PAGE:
... millions of their countrymen—and CONTINUE members of a government that inflicts those evils, under the pitiful delusion that it is not a Cabinet Question, as if the scratchings and quarrellings of Kings and Queens could alone cement politicians together in indissoluble unity, while the fate and torture of one-third of the empire might be complimented away from one minister to another, without the smallest breach in their Cabinet alliance. Politicians, at least honest politicians, should be very flexible ...
— Peter Plymley's Letters and Selected Essays • Sydney Smith

... had e'er confined, Nor comb passed through her hair; Yet all the queens in damask ...
— Japanese Literature - Including Selections from Genji Monogatari and Classical - Poetry and Drama of Japan • Various

... out to a minuet. And he danced it perfectly—poor little August in his thick, clumsy shoes, and his thick, clumsy sheepskin jacket, and his rough homespun linen, and his broad Tyrolean hat! He must have danced it perfectly, this dance of kings and queens in days when crowns were duly honored, for the lovely lady always smiled benignly and never scolded him at all, and danced so divinely herself to the stately measures the spinnet was playing that August could not take his eyes off her till, their minuet ended, ...
— Bimbi • Louise de la Ramee

... which solves a standard problem (such as the Eight Queens puzzle or implementing the {life} algorithm) in a deliberately nonstandard way. Distinguished from a {crock} or {kluge} by the fact that the programmer did it on purpose as a mental exercise. Lew Lasher was a student at Harvard around 1980 who ...
— THE JARGON FILE, VERSION 2.9.10

... very Queen of Queens, that ideal of humanity, the Sistine Madonna, who to your thinking is inferior to a glass or ...
— The Possessed - or, The Devils • Fyodor Dostoyevsky

... manner and extent to which he took our trumps into custody, and came out with mean little cards at the ends of hands, before which the glory of our Kings and Queens was utterly abased, I say nothing; nor, of the feeling that I had, respecting his looking upon us personally in the light of three very obvious and poor riddles that he had found out long ago. What I suffered ...
— Great Expectations • Charles Dickens

... conceal his agitation. "The Mistress of the Robes and the Ladies of the Bedchamber?" he brought out at last. "All," replied once more her Majesty. It was in vain that Peel pleaded and argued; in vain that he spoke, growing every moment more pompous and uneasy, of the constitution, and Queens Regnant, and the public interest; in vain that he danced his pathetic minuet. She was adamant; but he, too, through all his embarrassment, showed no sign of yielding; and when at last he left her nothing ...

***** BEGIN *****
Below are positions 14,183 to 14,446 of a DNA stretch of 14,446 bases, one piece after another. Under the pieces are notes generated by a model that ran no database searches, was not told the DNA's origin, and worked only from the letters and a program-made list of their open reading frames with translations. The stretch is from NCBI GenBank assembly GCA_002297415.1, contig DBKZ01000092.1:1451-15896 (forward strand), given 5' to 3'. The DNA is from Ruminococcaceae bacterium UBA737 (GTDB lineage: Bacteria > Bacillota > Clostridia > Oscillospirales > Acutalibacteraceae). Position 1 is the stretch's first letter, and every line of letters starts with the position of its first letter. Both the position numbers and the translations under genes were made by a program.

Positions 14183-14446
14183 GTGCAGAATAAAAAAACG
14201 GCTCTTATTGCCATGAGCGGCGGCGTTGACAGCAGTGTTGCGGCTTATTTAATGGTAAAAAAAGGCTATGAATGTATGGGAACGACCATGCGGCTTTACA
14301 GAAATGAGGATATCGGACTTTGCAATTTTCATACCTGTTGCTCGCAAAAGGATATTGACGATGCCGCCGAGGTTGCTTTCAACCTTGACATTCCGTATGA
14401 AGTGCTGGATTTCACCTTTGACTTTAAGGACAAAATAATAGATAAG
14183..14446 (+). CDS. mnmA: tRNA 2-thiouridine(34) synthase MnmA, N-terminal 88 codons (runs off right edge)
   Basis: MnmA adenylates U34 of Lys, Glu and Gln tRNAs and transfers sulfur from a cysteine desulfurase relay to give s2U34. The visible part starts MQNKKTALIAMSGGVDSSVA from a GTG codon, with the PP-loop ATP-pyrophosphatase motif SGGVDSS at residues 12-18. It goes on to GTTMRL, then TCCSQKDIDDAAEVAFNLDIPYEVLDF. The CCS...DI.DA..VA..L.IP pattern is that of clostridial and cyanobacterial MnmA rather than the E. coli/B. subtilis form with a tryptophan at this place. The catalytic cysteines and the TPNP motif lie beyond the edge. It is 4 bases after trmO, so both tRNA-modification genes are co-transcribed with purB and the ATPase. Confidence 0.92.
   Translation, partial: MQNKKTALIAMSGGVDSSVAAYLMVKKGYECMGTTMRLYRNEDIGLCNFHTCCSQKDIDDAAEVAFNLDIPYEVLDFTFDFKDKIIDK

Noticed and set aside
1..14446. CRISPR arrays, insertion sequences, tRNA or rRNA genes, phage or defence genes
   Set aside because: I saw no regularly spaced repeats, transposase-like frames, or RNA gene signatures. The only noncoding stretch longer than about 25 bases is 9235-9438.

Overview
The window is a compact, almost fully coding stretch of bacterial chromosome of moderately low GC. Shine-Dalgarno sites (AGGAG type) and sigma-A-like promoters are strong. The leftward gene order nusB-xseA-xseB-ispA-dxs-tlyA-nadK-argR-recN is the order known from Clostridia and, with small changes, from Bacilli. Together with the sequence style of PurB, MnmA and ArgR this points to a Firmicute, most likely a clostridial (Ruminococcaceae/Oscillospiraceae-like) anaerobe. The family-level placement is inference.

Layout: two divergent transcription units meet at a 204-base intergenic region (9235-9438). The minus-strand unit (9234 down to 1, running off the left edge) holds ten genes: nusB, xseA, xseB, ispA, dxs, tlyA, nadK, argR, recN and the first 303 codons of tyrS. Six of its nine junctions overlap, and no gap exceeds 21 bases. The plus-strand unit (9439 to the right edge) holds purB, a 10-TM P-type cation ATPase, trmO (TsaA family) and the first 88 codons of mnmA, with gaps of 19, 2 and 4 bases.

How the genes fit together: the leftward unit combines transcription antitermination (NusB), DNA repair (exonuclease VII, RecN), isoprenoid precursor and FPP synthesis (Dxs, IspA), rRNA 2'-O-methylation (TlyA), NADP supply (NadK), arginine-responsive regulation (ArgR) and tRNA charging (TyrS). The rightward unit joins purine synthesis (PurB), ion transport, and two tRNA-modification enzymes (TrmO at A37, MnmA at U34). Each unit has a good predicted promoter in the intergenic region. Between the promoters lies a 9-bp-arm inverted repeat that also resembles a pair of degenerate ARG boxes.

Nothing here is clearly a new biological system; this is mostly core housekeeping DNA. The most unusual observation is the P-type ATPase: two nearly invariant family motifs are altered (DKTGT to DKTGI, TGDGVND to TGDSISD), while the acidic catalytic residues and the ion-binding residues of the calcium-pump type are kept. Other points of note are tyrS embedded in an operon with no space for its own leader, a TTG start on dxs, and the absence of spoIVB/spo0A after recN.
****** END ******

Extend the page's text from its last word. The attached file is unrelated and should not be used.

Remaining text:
— Queen Victoria • Lytton Strachey

... Lordships, stripped of all the decorous distinctions of human society, should, by hands at once base and cruel, be led to those scaffolds and machines of murder upon which great kings and glorious queens have shed their blood, amidst the prelates, amidst the nobles, amidst the magistrates who supported their thrones, may you in those moments feel that consolation which I am persuaded they felt in the critical ...
— The Works of the Right Honourable Edmund Burke, Vol. XII. (of XII.) • Edmund Burke

... being appointed Embassadour from the Queens Ma'tie to the above-named Emperour and King Muley Abdelmelech, departed with my company and servants from London the 22d April, 1577, being imbarked in the good ship called the Gallion, of London, and arrived in Azafi, a port of Barbary, the 21st of May next following. Immediately I sent Leonell ...
— An Account of Timbuctoo and Housa Territories in the Interior of Africa • Abd Salam Shabeeny

... royal majesty let us pray, [He kneeleth down. That God (in whose hands is the heart of all queens), May endue her highness with godly puissance alway: That her grace may long reign and prosper in all things, In God's word and justice may give light to all queens. Let us pray for the honourable council and nobility, That they may always ...
— A Select Collection of Old English Plays, Vol. II • Robert Dodsley

... cells in which the eggs laid by the queen may come to maturity, and, as a general rule, make just as many chambers as the queen lays eggs; they make these, moreover, in the same order as that in which the queen lays her eggs, namely, first for the working-bees, then for the drones, and lastly for the queens. In the polity of the bees, the working and the sexual capacities, which were once united, are now personified in three distinct kinds of individual, and these combine with an inner, unconscious, spiritual union, so as to form a single body politic, ...
— Unconscious Memory • Samuel Butler

... see dim groups of trees—sycamores and acacias, tamarisks and palms. Beyond them is the very heart of this "land of sand and ruins and gold"; Medinet-Abu, the Ramesseum, Deir-el Medinet, Kurna, Deir-el-Bahari, the tombs of the kings, the tombs of the queens and of the princes. In the strip of bare land at the foot of those hard, and yet poetic mountains, have been dug up treasures the fame of which has gone to the ends of the world. But this plain, where ...
— The Spell of Egypt • Robert Hichens



Words linked to "Queens" :   New York City, New York, Greater New York, borough